Background: Converging evidence from autopsy, cerebrospinal fluid, and PET amyloid imaging studies suggests
that a substantial proportion of clinically normal, older individuals harbor amyloid-β pathology. The clinical
relevance of amyloid deposition in healthy older individuals remains to be fully elucidated, as neuropsychological studies in amyloid-positive older individuals have yielded variable results to date. In this study, we evaluated the relationship of amyloid burden and cognition in healthy control (HC) subjects recruited in a multicenter study of florbetapir F18 (18F-AV-45) PET amyloid imaging.
Methods: Seventy-eight HC subjects (CDR=0, MMSE>29, mean age 69.5±11.1) were assessed with a brief
cognitive test battery, including the Weschler memory immediate and delayed recall, digit-symbol substitution,
verbal fluency and ADAS-Cog. Subjects underwent PET amyloid imaging during a 10 min acquisition, 50 min
following i.v. injection of 10 mCi (370 MBq) of 18F-AV-45. SUVr were calculated from a combined set of 6 cortical
regions. Scans were also visually scored as amyloid+ or amyloid- by 3 blinded readers.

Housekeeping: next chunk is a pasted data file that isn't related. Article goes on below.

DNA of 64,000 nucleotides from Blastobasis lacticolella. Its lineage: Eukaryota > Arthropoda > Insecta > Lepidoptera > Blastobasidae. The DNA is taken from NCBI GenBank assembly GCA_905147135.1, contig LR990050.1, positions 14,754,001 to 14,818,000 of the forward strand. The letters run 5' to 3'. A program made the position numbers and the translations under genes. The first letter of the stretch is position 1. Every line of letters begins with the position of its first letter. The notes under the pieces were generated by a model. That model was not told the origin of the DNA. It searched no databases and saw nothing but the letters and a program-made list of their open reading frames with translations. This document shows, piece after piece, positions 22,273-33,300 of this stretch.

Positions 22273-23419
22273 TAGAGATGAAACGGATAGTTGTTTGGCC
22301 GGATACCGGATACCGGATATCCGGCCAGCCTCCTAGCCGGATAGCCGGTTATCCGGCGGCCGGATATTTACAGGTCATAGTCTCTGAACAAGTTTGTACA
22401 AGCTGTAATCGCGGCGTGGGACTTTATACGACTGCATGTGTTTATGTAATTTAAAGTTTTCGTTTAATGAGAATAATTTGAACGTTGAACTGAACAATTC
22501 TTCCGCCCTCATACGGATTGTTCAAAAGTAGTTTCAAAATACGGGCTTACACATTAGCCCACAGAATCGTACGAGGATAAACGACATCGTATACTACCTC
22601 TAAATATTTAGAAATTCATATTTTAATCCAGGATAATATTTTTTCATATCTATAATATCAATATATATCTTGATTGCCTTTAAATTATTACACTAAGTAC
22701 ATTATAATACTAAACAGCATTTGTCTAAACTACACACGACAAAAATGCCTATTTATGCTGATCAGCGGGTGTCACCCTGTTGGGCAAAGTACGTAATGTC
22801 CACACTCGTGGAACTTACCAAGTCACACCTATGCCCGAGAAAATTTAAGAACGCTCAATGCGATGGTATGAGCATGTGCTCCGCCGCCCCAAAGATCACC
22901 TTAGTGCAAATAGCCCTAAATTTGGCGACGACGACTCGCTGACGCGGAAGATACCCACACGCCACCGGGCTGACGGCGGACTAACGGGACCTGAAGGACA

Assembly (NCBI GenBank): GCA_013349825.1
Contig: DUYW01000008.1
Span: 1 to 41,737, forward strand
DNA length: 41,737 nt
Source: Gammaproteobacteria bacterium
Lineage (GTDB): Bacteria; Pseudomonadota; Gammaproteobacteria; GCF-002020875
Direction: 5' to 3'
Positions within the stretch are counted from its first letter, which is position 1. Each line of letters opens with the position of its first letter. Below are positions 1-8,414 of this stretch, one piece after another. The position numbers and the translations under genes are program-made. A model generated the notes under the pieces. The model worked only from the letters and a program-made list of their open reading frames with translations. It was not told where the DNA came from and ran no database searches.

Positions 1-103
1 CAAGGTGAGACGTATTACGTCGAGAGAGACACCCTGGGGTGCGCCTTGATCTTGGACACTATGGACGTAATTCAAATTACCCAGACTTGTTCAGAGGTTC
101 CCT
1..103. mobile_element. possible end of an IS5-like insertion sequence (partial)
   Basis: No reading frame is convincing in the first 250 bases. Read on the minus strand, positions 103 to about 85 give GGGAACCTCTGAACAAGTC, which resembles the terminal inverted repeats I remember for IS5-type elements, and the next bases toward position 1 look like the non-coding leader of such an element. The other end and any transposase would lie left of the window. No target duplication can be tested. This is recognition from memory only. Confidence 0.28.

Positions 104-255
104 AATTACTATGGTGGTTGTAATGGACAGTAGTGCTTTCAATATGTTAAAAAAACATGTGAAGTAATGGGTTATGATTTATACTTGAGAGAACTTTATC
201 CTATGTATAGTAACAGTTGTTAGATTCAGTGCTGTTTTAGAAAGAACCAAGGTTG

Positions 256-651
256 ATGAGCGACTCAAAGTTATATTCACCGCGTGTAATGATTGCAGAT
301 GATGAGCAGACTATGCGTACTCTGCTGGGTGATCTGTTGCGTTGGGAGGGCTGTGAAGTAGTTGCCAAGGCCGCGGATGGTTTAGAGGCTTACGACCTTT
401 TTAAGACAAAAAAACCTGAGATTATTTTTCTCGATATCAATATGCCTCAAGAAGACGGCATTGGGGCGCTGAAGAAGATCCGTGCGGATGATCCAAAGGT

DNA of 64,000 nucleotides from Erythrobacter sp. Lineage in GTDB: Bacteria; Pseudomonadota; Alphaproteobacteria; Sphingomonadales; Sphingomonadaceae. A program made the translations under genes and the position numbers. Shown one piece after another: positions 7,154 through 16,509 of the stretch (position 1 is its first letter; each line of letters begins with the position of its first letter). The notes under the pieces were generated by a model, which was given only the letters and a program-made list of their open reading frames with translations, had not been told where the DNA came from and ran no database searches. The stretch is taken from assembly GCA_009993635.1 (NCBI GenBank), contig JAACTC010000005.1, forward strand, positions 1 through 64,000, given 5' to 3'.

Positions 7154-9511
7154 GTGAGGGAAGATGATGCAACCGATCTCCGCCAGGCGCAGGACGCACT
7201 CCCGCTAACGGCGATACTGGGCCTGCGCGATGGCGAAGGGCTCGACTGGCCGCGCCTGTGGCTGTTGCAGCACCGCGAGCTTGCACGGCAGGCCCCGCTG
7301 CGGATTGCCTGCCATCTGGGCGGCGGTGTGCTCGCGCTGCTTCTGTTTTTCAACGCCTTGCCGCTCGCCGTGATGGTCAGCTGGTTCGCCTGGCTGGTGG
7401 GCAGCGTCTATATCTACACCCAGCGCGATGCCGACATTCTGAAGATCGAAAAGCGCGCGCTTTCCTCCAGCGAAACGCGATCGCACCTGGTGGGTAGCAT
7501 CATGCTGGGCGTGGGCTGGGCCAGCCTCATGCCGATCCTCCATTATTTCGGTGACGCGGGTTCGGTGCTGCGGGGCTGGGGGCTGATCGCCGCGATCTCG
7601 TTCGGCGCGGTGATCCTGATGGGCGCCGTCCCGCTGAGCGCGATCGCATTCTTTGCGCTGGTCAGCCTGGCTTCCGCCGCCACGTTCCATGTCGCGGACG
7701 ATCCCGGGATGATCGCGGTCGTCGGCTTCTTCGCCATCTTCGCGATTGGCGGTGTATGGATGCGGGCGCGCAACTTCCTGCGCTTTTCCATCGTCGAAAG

Results: Among the 78 HC subjects, SUVr was significantly related to both lower immediate (partial r=-0.33; p=0.003) and delayed recall scores (partial r=-0.28; p=0.017), controlling for both age and education. Digit-symbol substitution also demonstrated a relationship with SUVr (p=0.035), but this was no longer significant with age included in the model. On visual inspection, 11/78 (14%) of the HCs were rated as amyloid+. Performance on
immediate recall was significantly lower in the amyloid+ (11.9±3.99) compared with amyloid- HCs (14.0±2.94,
p=0.04); with a similar trend observed in delayed recall (p=0.061).
Conclusions: These results indicate that high amyloid burden is associated with decreased memory performance,
even within the range seen in clinically normal older subjects. Longitudinal follow-up is ongoing to determine if
18F-AV-45 is predictive of progressive cognitive decline in these individuals.